Variable interest rates are typically expressed as prime plus or minus a certain percentage. They’re usually lower than fixed interest rates, in part because they can be riskier for borrowers.

Source: Protecting yourself if interest rates rise, Financial Consumer Agency of CanadaOpens in new window.

When do rates rise and fall?

If the economy is growing too fast, you may see a rate increase to keep inflation from rising above the target. The Bank of Canada aims to maintain inflation close to 2%. And if the economy is struggling to grow, you may see rates drop to keep inflation from falling below the target.

Inflation is a measure of how much prices for goods and services are increasing.

Source: Understanding our policy interest rate, Bank of CanadaOpens in new window.

Choosing between a fixed or variable interest rate loan

Some people only consider the interest rate when deciding between a fixed or variable rate loan. But it’s not that simple. You should also consider your risk tolerance.

If you want the peace of mind that comes with knowing your interest rate and payment will stay the same for the full term, a fixed-rate loan might work. They can offer stability, which can help with long-term budgeting.

The downside is that you may not be able to take advantage of a lower interest rate once you have locked into a fixed term. Should interest rates drop during the term of your loan, you could be locked in at a higher interest rate and may not have the ability to have more of your payment cover the principal.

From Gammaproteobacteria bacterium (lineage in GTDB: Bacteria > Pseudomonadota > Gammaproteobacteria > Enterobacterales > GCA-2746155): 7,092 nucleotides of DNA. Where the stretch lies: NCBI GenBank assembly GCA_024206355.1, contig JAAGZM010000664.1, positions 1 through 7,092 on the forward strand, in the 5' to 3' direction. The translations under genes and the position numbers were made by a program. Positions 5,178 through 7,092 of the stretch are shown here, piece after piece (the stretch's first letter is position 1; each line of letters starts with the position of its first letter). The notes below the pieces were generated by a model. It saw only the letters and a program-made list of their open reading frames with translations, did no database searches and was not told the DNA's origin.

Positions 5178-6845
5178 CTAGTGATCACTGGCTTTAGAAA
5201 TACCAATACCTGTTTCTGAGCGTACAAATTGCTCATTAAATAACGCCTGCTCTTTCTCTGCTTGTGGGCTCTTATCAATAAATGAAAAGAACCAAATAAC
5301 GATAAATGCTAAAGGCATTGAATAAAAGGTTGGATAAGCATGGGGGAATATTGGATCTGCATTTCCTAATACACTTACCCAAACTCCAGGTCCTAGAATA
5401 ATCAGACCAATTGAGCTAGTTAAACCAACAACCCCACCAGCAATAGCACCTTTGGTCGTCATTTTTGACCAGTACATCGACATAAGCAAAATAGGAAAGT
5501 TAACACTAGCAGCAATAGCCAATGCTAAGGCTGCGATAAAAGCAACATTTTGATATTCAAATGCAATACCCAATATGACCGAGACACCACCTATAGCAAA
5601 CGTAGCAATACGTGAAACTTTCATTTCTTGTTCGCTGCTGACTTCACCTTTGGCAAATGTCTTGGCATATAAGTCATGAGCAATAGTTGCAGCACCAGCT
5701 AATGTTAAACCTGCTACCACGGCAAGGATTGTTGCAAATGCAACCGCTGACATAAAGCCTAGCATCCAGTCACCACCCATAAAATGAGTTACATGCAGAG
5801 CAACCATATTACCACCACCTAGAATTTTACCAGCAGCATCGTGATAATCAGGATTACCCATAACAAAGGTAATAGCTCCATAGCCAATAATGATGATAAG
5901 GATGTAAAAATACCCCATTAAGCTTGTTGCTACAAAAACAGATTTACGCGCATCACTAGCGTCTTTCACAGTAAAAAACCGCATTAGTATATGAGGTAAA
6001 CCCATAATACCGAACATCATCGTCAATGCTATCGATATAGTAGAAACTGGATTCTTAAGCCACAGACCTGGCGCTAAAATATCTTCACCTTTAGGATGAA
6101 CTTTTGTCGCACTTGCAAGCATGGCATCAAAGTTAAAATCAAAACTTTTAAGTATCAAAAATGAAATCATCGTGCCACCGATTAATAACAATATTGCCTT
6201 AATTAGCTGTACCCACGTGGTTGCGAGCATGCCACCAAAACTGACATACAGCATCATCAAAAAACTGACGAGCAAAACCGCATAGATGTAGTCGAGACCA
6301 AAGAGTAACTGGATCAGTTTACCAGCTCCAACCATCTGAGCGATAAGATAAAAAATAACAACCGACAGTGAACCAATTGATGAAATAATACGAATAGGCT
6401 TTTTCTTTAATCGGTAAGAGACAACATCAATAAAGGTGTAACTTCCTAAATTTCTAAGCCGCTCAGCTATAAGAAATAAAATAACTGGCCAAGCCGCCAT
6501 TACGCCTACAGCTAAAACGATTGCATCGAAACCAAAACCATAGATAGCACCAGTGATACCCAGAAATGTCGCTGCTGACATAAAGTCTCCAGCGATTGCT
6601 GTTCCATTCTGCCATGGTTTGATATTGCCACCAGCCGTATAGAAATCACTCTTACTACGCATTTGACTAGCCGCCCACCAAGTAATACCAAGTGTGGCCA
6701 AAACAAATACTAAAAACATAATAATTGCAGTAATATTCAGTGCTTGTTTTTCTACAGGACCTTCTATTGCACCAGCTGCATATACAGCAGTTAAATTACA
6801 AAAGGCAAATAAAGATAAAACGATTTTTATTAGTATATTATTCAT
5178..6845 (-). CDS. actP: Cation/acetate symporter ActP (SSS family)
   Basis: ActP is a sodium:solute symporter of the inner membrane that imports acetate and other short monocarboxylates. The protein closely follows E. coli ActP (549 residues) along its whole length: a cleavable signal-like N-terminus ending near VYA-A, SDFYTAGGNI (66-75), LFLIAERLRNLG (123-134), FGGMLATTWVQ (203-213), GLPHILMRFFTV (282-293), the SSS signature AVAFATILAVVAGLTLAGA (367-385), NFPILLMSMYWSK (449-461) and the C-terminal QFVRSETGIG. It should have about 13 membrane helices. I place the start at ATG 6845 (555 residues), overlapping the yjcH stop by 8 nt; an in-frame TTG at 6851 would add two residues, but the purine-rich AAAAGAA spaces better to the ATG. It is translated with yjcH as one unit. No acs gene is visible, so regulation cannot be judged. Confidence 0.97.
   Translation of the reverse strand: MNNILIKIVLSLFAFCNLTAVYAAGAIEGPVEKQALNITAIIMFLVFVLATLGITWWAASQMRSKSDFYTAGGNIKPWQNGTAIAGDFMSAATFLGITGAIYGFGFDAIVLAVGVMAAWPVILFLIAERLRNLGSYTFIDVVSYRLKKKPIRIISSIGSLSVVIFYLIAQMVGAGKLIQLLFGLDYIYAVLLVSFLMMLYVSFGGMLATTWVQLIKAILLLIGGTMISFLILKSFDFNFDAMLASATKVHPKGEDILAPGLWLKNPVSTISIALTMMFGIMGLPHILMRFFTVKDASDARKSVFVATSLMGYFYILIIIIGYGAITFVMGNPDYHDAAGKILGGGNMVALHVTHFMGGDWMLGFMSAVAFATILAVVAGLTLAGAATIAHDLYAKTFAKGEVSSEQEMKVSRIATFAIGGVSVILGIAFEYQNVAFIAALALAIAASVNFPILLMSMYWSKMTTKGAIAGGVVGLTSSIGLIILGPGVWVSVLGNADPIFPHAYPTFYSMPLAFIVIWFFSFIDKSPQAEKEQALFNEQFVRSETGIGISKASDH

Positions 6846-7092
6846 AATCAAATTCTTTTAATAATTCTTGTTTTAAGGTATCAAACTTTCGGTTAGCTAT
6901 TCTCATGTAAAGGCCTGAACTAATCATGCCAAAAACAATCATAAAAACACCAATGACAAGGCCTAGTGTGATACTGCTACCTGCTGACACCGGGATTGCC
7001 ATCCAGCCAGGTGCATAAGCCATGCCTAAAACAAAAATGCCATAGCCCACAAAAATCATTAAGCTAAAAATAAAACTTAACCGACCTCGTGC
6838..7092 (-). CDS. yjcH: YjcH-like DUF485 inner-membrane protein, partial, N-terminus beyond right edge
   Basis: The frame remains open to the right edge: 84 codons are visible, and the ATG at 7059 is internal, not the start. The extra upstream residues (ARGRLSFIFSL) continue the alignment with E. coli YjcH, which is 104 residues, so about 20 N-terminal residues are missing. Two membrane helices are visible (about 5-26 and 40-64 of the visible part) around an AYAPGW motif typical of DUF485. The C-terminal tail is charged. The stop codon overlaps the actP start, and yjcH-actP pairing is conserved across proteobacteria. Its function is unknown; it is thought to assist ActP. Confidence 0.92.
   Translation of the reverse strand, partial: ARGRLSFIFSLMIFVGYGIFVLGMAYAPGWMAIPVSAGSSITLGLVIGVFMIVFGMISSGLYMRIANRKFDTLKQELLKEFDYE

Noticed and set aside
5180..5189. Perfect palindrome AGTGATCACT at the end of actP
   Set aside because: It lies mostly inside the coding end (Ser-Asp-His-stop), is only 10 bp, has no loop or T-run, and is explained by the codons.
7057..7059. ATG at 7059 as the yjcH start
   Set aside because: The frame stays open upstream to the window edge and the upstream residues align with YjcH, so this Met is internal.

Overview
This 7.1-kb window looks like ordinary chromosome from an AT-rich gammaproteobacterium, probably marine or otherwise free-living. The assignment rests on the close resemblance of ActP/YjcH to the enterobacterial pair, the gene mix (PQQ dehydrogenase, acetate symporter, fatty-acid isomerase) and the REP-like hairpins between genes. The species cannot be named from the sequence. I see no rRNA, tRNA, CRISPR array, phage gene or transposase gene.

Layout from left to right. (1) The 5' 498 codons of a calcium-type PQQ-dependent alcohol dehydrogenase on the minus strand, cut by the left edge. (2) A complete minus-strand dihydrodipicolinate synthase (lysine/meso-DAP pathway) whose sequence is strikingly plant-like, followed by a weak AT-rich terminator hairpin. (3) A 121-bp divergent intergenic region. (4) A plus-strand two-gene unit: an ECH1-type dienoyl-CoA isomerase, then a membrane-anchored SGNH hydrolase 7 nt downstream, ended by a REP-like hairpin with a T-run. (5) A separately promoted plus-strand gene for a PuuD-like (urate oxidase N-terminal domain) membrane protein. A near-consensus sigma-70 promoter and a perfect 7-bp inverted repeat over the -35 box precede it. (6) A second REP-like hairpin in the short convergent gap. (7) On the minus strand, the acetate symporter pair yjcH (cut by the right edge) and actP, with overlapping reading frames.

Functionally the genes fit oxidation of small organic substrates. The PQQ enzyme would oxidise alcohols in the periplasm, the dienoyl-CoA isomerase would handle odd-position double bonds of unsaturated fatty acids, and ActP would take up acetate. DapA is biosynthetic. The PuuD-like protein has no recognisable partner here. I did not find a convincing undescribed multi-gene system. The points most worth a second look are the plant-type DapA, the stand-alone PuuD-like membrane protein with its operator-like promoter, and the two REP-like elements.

If you have a higher appetite for risk and you think rates will stay the same or decrease during the term of your loan, a variable-rate loan might work for your situation.

Before signing and accepting the terms of a variable interest rate loan, check with your lender to see if the loan payments will change when interest rates rise. If yes, you’ll need to consider if you can afford the payments if rates go up. You’ll also need to monitor the interest rate so you can manage your finances and adjust your budget accordingly.

Before you make a decision, take into account how you might feel about potential future changes in interest rates and payment amounts. It is recommended to consult a professional to assess your financial situation and tolerance.

Preparing for rising interest rates

Here are some things you can consider when preparing for an interest rate hike:

  • Examine your budget and avoid overspending. Think about your needs and wants. Having more money to pay down your debt will help avoid financial stress later.
  • Consider paying down debts with the highest interest rates first. This way, less money goes towards interest and you could be able to get out of debt sooner.